Sometimes people need to find their true selves and when we do that we find our true happiness and sometimes you gain things you never had or thought you needed. In the book, Edna begins the process of identifying her true self, the self that exists apart from the identity she maintains as a wife and mother, Robert unknowingly encourages her by indulging her emerging sensuality (Houghton). Kate Chopin wrote The Awakening to show people of the nineteenth century society and the upcoming generations, how hard women had to struggle to overcome their differing emotions and the coercion of society’s tradition to become more than just personal property for men to control. Stated by Mademoiselle Reiz: “the bird that would ... ... middle of paper ... ...y, Peter. Beginning Theory.
Eliot, George, Middlemarch, Great Britain: Penguin, 1994. Graner, Suzanne, "Organic Fictions," in in Middlemarch: New Casebooks, Ed. John Peck. Miller, J. Hillis, "Narrative and History," in ELH (English Literary History), vol. 41 (1974).
An Inappropriate Feminist Re-reading of Henry James's Washington Square The article "Re-producing James" is a defense of the feminist perspective in regards to Henry James's Washington Square. The article discusses the point of truth in words. Stating only (in a roundabout way) that the readers interpretation and perspective of reading the novel determines their understanding of the truth. The author Barbara Rasmussen, states that another critic, Ian Bell's perspective of Henry James's writing " 'exploits the ideological equipment of that which it opposes': patriarchal capitalism" (63). However, her only point seems to be that in Ian Bell's criticism as well as in Washington Square, the writing is completely phallic, capitalistic, and patriarchal.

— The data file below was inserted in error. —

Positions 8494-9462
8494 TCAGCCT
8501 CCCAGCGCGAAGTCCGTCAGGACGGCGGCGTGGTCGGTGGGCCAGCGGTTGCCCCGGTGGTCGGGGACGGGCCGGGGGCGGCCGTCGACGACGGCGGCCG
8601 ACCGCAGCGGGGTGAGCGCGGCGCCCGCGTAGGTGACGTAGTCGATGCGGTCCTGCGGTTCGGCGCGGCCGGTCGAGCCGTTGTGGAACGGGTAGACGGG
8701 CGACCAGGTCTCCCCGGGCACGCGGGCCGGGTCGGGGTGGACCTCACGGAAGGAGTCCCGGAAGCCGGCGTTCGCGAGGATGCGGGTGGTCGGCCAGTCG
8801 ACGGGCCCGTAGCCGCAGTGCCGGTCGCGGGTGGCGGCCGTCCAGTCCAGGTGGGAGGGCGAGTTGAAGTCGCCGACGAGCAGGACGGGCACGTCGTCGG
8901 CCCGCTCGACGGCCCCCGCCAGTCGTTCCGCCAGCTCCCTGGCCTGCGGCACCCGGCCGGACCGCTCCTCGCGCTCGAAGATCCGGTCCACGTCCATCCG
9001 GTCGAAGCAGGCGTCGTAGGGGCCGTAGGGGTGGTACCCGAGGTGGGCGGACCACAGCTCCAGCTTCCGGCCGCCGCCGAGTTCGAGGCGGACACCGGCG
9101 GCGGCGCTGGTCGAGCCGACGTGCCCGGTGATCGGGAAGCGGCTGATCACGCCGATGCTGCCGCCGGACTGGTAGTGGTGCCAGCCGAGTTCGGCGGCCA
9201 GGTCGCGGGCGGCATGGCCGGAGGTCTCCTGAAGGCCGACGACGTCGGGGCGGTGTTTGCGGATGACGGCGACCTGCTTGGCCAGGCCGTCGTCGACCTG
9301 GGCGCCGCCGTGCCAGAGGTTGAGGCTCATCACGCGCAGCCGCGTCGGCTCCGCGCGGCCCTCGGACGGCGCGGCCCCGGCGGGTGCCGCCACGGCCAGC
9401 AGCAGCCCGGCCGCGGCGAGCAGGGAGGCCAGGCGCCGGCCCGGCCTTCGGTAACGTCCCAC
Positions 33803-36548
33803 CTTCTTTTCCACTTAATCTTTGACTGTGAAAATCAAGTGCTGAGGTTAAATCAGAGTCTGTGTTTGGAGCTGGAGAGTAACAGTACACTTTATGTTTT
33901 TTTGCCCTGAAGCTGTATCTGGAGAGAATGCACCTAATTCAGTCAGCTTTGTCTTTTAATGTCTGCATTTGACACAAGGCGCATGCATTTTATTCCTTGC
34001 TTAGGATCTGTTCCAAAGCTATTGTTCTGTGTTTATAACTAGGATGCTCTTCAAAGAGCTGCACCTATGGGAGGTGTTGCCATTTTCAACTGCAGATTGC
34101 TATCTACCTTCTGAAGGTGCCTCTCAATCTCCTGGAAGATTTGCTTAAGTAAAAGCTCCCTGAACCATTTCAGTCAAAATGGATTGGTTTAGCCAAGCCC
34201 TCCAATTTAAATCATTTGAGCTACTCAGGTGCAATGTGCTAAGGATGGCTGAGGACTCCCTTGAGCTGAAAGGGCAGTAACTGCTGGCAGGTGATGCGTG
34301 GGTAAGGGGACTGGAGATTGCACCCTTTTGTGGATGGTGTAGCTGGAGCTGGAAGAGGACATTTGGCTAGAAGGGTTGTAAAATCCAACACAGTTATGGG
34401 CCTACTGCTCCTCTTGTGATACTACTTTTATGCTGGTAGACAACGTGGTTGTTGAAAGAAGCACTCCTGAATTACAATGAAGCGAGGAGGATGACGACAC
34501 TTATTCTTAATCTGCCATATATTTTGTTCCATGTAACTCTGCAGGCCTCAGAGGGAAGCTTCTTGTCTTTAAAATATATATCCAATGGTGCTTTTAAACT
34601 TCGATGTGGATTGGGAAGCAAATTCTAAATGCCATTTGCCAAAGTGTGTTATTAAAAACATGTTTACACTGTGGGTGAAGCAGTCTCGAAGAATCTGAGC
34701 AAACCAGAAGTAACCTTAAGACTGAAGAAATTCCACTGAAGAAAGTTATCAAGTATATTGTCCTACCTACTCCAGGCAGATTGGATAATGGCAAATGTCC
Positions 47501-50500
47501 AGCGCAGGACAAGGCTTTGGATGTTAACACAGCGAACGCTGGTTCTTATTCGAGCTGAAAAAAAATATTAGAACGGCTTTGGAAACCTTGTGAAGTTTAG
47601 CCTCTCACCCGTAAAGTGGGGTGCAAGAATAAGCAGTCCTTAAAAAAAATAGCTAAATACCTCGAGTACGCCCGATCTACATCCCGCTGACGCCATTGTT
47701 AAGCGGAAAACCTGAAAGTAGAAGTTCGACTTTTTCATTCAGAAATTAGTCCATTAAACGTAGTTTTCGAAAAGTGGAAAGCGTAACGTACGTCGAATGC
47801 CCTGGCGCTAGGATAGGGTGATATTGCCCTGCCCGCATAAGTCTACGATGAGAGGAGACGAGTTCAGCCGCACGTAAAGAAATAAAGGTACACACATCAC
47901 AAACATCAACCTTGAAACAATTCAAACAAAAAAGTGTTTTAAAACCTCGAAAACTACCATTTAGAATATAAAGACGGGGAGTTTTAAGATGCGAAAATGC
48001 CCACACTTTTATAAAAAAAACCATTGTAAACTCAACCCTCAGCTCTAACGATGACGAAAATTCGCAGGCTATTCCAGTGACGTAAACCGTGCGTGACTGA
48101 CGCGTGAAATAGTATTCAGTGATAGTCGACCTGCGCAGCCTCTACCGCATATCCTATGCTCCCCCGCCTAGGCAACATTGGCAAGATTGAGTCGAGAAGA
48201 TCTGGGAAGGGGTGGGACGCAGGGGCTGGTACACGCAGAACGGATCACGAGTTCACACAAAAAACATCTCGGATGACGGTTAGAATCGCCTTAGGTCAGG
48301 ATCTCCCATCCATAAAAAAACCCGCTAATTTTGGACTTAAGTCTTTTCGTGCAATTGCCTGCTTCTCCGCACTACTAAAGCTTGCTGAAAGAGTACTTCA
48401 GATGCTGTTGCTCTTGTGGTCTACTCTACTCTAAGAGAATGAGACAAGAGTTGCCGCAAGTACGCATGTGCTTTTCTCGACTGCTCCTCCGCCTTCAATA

Wolff’s essay, despite its faults, “combines perspectives” to provide a fuller representation, understanding, and appreciation of Chopin’s character and her story. Wolff begins by providing The Awakening’s historical background and the cultural obstructions hindering Edna’s sexual expression. Puritan conservatism had given way to Calvinist repression and it was believed as irrefutable fact that women only experienced the sexual impulse through their innate desire to procreate. Therefore, Wolff is able to claim that, “… it is not enough to say that The Awakening is a novel about repression” (381). But rather it is, “… about a woman whose shaping culture has, in general, refused her the right to speak out freely” (381).